UN status for Madiba sites?
Winnie Madikizela-Mandela's claim of her ex-husband's homestead in Qunu, Eastern Cape was made after the National Heritage Council applied to have part of it declared a world heritage site.
Sources involved in the move to have the home declared a world heritage site said Nelson Mandela's family had been informed of this before an inspection of his grave site and other landmarks associated with him in January.
Whether Madikizela-Mandela was aware of the application or not could not be confirmed. Neither her spokesman Thato Mmereki nor her lawyer Mvuyo Notyesi were available for comment.
The council has applied to have Mandela's grave site submitted to UN cultural agency Unesco for consideration as a world heritage site.
Also included on the application are: Mqhekezweni, where Mandela was raised; Fort Hare University in Alice; and Groot Drakenstein prison (formerly Victor Verster prison) in Western Cape, where he served the final years of his jail time.
If Mandela's grave site is approved, the area would attract thousands of tourists, generating millions of rands for property owners. The Nelson Mandela Museum in Qunu attracted 55000 visitors since June last year , while 40000 people a month visited the Nelson Mandela Museum in Mthatha before it closed for renovations in 2011.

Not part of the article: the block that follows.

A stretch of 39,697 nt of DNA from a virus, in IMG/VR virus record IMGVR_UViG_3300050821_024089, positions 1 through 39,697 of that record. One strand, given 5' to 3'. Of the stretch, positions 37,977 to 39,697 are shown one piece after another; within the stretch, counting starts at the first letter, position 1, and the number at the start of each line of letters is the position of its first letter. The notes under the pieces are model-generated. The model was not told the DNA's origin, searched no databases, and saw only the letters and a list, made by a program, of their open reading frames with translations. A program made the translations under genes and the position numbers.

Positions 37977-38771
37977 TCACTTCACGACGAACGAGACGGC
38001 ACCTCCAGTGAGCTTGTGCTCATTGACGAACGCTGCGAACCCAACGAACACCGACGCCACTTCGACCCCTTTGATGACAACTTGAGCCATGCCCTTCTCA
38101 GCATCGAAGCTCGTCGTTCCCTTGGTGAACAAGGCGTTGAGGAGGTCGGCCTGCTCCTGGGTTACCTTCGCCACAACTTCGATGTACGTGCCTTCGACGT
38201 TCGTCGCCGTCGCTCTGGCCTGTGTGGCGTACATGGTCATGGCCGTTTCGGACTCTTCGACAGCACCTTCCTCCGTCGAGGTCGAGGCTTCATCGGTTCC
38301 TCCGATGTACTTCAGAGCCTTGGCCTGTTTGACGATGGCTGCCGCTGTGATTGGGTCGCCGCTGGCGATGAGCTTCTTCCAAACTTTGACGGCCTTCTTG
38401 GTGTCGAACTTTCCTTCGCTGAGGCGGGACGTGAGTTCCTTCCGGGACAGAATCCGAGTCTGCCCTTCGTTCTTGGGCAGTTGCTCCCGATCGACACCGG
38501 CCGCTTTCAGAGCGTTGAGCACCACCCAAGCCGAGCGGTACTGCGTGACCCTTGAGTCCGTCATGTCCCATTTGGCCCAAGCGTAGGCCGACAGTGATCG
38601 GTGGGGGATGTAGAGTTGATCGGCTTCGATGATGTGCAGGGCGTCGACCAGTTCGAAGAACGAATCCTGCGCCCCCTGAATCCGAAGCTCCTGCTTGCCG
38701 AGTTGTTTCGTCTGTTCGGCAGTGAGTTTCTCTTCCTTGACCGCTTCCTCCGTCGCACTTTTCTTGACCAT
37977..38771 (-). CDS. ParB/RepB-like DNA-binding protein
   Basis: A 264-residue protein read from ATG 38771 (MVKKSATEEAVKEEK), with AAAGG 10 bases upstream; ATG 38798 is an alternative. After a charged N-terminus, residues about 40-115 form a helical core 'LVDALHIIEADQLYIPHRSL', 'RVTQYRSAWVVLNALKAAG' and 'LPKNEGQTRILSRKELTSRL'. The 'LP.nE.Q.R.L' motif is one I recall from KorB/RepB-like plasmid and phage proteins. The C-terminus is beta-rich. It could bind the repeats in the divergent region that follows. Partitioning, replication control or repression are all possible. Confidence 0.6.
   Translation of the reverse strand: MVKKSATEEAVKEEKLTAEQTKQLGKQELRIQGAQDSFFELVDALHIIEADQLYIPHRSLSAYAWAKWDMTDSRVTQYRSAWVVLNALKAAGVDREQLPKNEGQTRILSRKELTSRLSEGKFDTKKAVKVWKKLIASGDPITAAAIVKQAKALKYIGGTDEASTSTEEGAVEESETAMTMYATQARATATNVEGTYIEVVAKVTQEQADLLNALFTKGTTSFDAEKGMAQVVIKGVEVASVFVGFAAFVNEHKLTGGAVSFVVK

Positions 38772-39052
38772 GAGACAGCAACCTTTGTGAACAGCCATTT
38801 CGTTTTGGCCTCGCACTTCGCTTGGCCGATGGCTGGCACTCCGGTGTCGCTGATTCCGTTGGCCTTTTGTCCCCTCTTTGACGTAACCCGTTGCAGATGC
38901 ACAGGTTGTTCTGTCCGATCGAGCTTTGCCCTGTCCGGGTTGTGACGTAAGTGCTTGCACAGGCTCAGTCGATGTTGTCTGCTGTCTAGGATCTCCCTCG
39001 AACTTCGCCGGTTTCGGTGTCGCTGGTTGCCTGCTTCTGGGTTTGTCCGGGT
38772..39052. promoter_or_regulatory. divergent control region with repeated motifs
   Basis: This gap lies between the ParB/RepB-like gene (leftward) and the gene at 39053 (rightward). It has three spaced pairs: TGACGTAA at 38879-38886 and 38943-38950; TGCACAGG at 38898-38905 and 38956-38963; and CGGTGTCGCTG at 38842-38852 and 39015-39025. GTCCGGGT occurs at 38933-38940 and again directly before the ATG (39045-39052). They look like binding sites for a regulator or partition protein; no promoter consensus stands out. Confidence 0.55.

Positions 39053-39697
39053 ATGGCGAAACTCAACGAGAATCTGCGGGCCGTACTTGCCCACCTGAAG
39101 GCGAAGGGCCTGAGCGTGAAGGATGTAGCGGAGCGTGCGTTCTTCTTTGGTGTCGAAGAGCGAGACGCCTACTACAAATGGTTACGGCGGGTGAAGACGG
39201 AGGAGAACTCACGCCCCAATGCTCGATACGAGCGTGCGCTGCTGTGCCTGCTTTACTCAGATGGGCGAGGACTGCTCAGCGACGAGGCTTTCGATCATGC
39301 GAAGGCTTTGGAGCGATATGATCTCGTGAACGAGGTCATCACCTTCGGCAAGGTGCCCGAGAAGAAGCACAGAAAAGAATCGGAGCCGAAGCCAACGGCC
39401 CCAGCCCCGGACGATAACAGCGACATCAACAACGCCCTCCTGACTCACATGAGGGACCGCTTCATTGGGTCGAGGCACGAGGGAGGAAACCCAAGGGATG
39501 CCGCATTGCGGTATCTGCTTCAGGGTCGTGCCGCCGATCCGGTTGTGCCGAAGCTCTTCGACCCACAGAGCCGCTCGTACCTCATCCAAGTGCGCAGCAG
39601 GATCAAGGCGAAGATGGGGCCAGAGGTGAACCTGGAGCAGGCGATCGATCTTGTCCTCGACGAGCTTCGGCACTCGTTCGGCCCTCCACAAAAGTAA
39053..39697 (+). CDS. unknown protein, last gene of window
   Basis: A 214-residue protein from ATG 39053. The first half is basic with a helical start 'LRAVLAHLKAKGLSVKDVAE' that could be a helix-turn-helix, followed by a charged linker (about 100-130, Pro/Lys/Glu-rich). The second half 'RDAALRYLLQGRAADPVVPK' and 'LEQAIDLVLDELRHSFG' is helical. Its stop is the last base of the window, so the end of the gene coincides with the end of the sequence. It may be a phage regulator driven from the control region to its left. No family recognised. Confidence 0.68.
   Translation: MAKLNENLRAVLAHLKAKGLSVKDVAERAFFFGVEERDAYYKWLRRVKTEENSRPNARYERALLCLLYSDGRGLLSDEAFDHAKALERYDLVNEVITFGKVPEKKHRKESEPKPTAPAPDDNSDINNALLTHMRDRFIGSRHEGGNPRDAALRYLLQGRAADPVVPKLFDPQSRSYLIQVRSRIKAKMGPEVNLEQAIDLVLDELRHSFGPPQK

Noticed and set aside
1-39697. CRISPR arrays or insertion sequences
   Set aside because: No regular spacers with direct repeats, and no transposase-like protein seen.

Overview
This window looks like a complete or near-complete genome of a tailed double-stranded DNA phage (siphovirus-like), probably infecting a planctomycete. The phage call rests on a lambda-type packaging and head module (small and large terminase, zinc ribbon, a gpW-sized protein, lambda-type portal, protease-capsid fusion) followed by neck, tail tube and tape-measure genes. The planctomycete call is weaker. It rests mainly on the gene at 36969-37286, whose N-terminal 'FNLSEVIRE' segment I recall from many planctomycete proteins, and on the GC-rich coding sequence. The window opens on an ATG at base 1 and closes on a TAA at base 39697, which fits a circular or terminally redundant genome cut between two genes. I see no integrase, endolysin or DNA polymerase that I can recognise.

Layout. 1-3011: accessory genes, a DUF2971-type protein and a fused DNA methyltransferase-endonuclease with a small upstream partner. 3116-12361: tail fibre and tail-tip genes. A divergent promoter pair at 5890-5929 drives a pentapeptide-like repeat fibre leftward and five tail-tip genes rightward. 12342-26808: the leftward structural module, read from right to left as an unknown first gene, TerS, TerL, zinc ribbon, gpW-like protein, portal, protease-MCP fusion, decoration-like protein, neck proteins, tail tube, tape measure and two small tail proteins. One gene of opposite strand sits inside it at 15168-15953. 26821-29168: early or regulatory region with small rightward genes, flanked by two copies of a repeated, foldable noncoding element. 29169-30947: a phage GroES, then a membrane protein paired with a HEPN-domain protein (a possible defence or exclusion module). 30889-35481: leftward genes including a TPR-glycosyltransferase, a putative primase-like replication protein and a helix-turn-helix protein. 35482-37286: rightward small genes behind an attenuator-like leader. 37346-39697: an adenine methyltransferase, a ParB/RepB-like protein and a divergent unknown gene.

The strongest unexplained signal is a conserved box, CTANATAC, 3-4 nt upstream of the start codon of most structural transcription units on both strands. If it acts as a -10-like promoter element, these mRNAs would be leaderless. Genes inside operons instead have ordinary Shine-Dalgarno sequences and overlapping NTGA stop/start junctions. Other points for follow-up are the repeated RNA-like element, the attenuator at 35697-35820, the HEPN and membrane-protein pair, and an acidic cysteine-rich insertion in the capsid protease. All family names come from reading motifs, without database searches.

Heritage council spokesman Danny Goulkan could not comment on whether the council had begun talks with the Mandela family regarding its application to Unesco.
But in an earlier interview with The Times Goulkan said the council had yet to hold formal discussions with the family.
"The process of enlisting is long and complex. It involves extensive research and management plans of the sites. The council is in the research stage and will enter the consultation stage thereafter. The family will be critical in the consultation phase," he said.
But sources closely involved in the process said some family members, including Madikizela-Mandela, were aware of the move.
Last week, the Daily Dispatch reported that it had seen a letter from Madikizela-Mandela to deputy judge president Dikgang Moseneke, one of the executors of Madiba's estate, challenging his will. She argued that she had acquired the home for the couple in 1989 while Mandela was in prison and therefore, according to AbaThembu custom, the house belongs to her.
Madikizela-Mandela received nothing from Mandela's estate in February, while their daughters, Zenani and Zindzi, each received R3-million. Their children each got R100000. Madiba and Madikizela-Mandela's divorce was finalised in 1996 after 38 years of marriage.
Mandela's will stated that "the Qunu property should be used by my family in perpetuity in order to preserve the unity of the family".
In January, a delegation led by the heritage council inspected several sites associated with Mandela to assess their "readiness for their declaration as protected heritage properties".
Unesco spokesman Sue Williams said the heritage council had not yet submitted an application. She said how long it took to process and approve such applications varied.
There are about 926 world heritage sites in 145 countries. Table Mountain and the Cradle of Humankind are among them.